Twilio Adds Low-Cost, Two-Way MMS Picture Messaging To Its API Cloud

Twilio, the San Francisco-based company that currently works with around half a million developers to integrate text messaging, voice and VoIP services into their apps by way of a set of simple APIs, is today adding a new feature into its artillery that taps into some of the most popular uses for smartphones today. It is launching MMS picture messaging. Twilio MMS will work on all standard phone numbers across the U.S. and Canada, with prices starting at $0.01 per message to receive and $0.02 to send — and going down based on volume.

Jeff Lawson, Twilio’s CEO, says picture messaging services are the company’s “number-one requested feature”, and he tells me the plan will be to add more features and geographies to this over time.

“The history of Twilio is launching domestically and then bringing services worldwide, as we have done with SMS,” he says. “We look forward to doing the same thing here. The goal is to expand this worldwide.”

On the subject of integrating the service with other apps — for example messaging to users in apps like Facebook or Snapchat — he says the company “doesn’t have anything to announce today [but] I think we’ll see a lot of conduits connecting Instagram and Snapchat.”

For now, the use cases are varied but one interesting one flagged by Lawson to me was in the realm of marketing, or soft-sales: Nordstrom, he says, has a policy of giving sales associates mobile phones to help communicate with their top clients. The idea here is that these employees can now take pictures of interesting items that have come into the store, and instead of sending MMS messages of these pieces using their own direct numbers to share them, they can use their work numbers, provided by Twilio.

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Another could see customers contacting companies by way of their apps to send pictures of broken products to get refunds or for technical help.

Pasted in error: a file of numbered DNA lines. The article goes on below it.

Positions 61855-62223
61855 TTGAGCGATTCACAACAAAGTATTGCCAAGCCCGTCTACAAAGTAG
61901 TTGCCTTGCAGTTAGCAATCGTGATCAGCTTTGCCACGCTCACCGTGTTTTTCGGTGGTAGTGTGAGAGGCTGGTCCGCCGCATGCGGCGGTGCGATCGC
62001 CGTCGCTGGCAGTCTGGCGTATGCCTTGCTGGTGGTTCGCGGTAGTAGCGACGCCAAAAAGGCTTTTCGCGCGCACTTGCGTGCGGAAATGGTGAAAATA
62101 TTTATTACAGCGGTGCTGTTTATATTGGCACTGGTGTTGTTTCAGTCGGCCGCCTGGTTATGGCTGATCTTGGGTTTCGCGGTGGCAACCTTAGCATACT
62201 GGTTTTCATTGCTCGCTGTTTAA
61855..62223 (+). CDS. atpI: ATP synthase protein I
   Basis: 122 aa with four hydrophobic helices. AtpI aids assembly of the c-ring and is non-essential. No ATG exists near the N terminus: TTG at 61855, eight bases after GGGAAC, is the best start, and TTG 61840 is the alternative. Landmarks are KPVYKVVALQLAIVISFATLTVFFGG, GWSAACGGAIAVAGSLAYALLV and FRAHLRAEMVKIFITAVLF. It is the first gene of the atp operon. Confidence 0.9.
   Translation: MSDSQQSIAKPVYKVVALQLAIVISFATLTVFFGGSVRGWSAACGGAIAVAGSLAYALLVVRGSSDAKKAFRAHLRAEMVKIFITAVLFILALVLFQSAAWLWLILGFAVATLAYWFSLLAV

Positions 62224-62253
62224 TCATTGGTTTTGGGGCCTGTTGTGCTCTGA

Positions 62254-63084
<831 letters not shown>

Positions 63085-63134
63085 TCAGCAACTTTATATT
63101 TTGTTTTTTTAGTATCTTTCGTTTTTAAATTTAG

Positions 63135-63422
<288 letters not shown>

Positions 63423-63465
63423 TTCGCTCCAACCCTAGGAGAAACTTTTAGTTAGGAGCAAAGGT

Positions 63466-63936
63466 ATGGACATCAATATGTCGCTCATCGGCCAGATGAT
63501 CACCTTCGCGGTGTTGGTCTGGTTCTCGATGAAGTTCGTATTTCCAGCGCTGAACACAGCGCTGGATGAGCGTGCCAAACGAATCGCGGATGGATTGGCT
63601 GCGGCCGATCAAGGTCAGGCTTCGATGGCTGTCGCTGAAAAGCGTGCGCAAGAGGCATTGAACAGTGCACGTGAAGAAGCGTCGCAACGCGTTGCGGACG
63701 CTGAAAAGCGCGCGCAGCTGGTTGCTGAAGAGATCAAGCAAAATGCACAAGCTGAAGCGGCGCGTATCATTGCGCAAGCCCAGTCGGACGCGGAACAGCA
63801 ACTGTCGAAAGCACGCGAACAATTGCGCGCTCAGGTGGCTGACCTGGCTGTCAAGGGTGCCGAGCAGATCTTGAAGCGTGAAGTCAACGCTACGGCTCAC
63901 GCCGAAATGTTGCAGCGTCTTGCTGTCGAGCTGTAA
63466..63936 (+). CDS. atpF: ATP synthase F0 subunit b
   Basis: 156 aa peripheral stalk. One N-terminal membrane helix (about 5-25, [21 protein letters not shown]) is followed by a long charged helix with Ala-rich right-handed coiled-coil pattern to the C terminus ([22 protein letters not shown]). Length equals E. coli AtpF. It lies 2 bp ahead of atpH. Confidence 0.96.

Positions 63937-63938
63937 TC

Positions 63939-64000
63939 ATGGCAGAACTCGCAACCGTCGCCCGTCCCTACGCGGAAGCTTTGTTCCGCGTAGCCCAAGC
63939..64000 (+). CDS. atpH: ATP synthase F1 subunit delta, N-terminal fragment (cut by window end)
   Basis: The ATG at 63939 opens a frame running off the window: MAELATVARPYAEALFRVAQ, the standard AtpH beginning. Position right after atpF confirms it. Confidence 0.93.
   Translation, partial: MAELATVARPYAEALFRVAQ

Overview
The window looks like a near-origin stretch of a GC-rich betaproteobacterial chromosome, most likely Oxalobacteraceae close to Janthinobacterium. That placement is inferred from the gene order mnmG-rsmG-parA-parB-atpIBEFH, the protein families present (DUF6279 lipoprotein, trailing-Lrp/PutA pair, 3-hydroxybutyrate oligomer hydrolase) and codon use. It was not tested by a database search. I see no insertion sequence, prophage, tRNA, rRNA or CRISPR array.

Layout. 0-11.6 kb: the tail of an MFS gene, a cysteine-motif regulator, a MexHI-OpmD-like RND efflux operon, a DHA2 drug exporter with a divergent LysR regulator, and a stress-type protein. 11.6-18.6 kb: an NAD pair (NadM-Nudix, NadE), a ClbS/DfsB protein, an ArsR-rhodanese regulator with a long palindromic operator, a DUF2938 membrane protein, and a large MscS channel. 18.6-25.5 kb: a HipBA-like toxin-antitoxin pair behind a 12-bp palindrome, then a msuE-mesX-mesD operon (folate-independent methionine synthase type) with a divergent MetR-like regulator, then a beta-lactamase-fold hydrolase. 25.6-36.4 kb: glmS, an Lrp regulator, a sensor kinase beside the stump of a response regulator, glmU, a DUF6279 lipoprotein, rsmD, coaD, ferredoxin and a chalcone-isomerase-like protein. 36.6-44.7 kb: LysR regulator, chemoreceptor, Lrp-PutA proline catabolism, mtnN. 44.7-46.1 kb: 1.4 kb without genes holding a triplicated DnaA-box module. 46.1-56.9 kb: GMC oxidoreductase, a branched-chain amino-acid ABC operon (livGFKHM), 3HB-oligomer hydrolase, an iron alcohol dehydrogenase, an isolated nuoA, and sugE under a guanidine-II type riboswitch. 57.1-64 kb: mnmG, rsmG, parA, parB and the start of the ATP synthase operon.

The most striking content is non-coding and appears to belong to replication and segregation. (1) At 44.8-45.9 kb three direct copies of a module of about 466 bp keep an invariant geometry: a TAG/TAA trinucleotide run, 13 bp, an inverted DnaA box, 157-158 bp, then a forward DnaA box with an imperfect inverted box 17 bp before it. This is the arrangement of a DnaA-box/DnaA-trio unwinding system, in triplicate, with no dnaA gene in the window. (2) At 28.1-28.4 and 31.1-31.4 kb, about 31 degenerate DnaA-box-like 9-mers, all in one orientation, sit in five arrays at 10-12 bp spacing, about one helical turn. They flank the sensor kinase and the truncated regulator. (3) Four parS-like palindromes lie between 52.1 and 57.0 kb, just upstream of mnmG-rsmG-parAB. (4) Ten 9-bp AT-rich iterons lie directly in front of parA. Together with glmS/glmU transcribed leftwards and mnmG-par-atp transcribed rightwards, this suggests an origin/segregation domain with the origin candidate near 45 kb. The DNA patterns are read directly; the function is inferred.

For those of you who are familiar with Twilio and use its APIs, you may recall that this is not the company’s first MMS announcement.

Last year the company made its first foray into MMS picture messaging. However, this was only short codes — the ones that cost tens of thousands of dollars and take weeks to acquire. Today’s new MMS service on standard phone numbers, so you can get a number for $1 per month and send your first message for 2 cents.

Apart from this feature being popular with developers, there is another reason why MMS has been such a priority for Twilio to add and expand: other features are becoming less popular with users — and therefore are becoming less lucrative as a business for Twilio to resell via its API framework.

“SMS has been declining in recent years, but MMS is growing 50% year over year,” Lawson says. “The engagement rate on MMS is eight times that of SMS so it’s a very rich medium. It’s a no brainer that the proliferation of services around rich content is exploding, and I think part of the reason why you see all this is because you can build applications that use photos as with MMS.

Twilio last year raised a huge $70 million round, but Lawson is remaining mum on whether it’s any closer to an IPO at this point.

“We’re heads down executing every day. One of the things you can do is choose to go public as another source of funding. That may be a step we take but we don’t have a date now, ” he says. He’s silent, too, on the company’s current revenue. “What I can say is that we’re very happy with the business and growth and how we are building it. Currently we are not in the market for any fundraising and everything is growing very nicely and we are happy as it is.”